If you’re looking for a cross-country skiing destination this winter, might I suggest skiing Gulf Brook Road to Boreas Ponds?! While comparable in distance to traveling to Lake Colden in the Adirondack High Peaks, the terrain to Boreas Ponds is considerably easier to traverse. The gentle slopes that mostly characterize Gulf Brook Road leave plenty of time for contemplation, and the parallel tracks leading 3.2 miles towards the interim parking lot also make this an enjoyable adventure with a friend.
My friend Seth and I popped into our cross-country skis, tossed extra layers and food into our packs, and began our ascent up the sloping road at 10:27am. As it meandered, we noticed the steep cliffs of Ragged Mountain, advertised as the newest rock climbing spot in the Adirondacks. This would be an interesting adventure for another, warmer day. Without any leaves above us, we could see a lot during our trip: Blue Ridge, Hoffman Mountain, and an interesting perspective on Vanderwhacker. As we crested the first hill, we enjoyed a leisurely ski into a winter wonderland.
Once you see two private hunting camps, you’ve traveled nearly 3 miles and the interim lot is just ahead. We arrived at 11:34am, or 1 hour and 7 minutes into our adventure. After a short water break, we saw in the register that Tony Goodwin had skied here recently, along with approximately 20 others in the past two weeks. Gulf Brook Road is a delightful ski, and even if you have to turn around early you’re going to love the quick, controlled descent back to Blue Ridge Road. The fruits of your labor are paid in full!
Continuing onward after a few layering changes, we were surrounded only by the sounds of nature. The sound of silence that currently exists inside the Boreas Ponds Tract is a rare, intangible treasure. I looked up and noticed two woodpeckers making progress on an ancient yellow birch, while two other black-capped chickadees swooped by. The final descent to LaBier Flow happens quickly, and soon you’re looking out at a virgin veil of white snow towards Boreas Mountain. 12:27pm. All of this happened in just 2 hours since we left the gate at Blue Ridge Road.
Buck tracks, snowshoe hare tracks, and mouse tracks dotted our path ahead. While we were intently looking for moose tracks, two ruffed grouse suddenly burst out of the snow beneath a balsam fir!
After a short ski from LaBier Flow, we were on the frozen Boreas Ponds. Other nearby Adirondack lakes had 3 over inches of ice, but we still made sure to avoid the swift current near the dam. Enveloped in quietness, we cruised across 1st Pond and went into 2nd Pond, spending an hour gallivanting about in nature’s splendor. 14 High Peak summits are visible from Boreas Ponds, and today we had this view all to ourselves…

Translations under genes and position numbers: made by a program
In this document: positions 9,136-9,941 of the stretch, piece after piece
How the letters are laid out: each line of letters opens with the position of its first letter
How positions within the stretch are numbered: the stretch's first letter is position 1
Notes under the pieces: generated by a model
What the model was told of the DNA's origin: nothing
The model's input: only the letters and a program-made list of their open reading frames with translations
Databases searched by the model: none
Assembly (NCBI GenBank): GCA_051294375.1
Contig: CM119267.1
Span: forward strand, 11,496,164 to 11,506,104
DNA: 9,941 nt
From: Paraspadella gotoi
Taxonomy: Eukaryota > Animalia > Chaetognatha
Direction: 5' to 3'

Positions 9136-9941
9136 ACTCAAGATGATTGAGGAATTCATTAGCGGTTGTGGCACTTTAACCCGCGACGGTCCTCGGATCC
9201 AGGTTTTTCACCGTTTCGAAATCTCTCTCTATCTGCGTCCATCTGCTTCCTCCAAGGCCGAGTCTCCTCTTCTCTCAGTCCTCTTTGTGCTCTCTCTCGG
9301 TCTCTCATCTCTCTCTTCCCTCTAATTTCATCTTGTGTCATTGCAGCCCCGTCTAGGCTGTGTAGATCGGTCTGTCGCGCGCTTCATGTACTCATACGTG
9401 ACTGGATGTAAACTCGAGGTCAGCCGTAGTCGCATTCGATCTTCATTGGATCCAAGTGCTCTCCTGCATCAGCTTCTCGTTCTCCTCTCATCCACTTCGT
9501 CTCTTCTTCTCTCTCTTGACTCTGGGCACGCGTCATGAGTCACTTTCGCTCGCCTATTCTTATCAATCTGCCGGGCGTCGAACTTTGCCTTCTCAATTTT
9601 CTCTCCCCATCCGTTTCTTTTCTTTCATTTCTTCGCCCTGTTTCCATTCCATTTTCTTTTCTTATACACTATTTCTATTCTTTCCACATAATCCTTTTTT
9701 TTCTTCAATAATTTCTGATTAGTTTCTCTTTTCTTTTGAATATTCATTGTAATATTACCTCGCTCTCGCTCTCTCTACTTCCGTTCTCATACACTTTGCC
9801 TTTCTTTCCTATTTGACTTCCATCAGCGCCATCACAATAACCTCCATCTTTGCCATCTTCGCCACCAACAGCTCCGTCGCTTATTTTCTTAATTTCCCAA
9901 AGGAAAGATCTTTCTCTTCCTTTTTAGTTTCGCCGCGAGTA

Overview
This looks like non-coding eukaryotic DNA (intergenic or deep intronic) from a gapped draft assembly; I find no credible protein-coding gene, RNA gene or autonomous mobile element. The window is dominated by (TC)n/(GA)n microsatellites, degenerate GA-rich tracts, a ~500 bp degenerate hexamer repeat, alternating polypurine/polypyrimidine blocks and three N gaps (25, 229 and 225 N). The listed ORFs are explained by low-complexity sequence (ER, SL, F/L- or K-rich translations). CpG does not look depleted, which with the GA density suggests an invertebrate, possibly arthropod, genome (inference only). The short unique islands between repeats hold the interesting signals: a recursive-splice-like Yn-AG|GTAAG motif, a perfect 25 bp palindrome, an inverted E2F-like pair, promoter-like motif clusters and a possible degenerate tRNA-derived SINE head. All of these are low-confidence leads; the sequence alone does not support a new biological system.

I’ve been very stressed over the past month, and at Boreas Ponds I finally found peace. Unmatched tranquility currently exists here, and anyone with a Wilderness ethic can appreciate how few and far in-between remote locations like this are, especially in the heavily-populated Northeast. With 6,970 miles of public road crisscrossing the Adirondacks, 80% of the Park is within one mile of a road or snowmobile trail. No place in the Adirondack Park is more than 5.3 miles from a road. Wilderness classification for Boreas Ponds could impact this statistic, but unfortunately others believe that motorized access to 96% of New York’s land area isn’t enough. (Only 4% of New York’s acreage is protected as motor-free Wilderness.) Humans have left their mark on a vast swath of the world, and here we have an opportunity for wildness to be restored.
So go to Boreas Ponds now! Go while it’s quiet. The silence at Boreas Ponds is only matched by the Cold River valley and the heart of the West Canada Lakes Wilderness, areas that Seth and I traveled during our Northville-Placid Trail thru-hike. Once you’ve experienced the stillness of Boreas Ponds, you’ll understand the magnitude of protecting this intangible, uncommon characteristic. Maybe you’ll finally be inspired to defend it? Perhaps enough of you will act today to ensure that the wildness of Boreas Ponds is preserved. We have until December 30th to save one of New York’s last remaining remote places as Wilderness.
We left Boreas Ponds at 2:03pm, and had views of the white-capped Great Range between the beech trees during our return ski above LaBier Flow. We made it to the interim parking lot at 3:11pm (with breaks – make sure you bring enough layers, food, and water). The final descent to Blue Ridge Road was a thrilling ending to our day in the Wilderness. The Ponds were great, and the ski out was spectacular. We were back to our car by 4:10pm.
It only took 5 hours and 43 minutes (with breaks) to ski from Blue Ridge Road to 2nd Pond and back. Any ardent skier will find this to be a quiet, psychologically-restoring adventure.
Wilderness can only continue in the Boreas Ponds Tract if you act today. This is a once-in-a-lifetime opportunity where you can have an impact. If opened to motorized vehicles, Boreas Ponds will lose its silence, and its allure along with it. We may never see another addition to the Forest Preserve like Boreas Ponds again. Be an Adirondack Wilderness Advocate, and preserve the sound of silence at Boreas Ponds by signing and sharing this link:
Or, for a more personal touch…
You can mail your Call for Wilderness to:
Kathleen Regan, Deputy Director
Adirondack Park Agency
PO Box 99
Ray Brook, NY 12977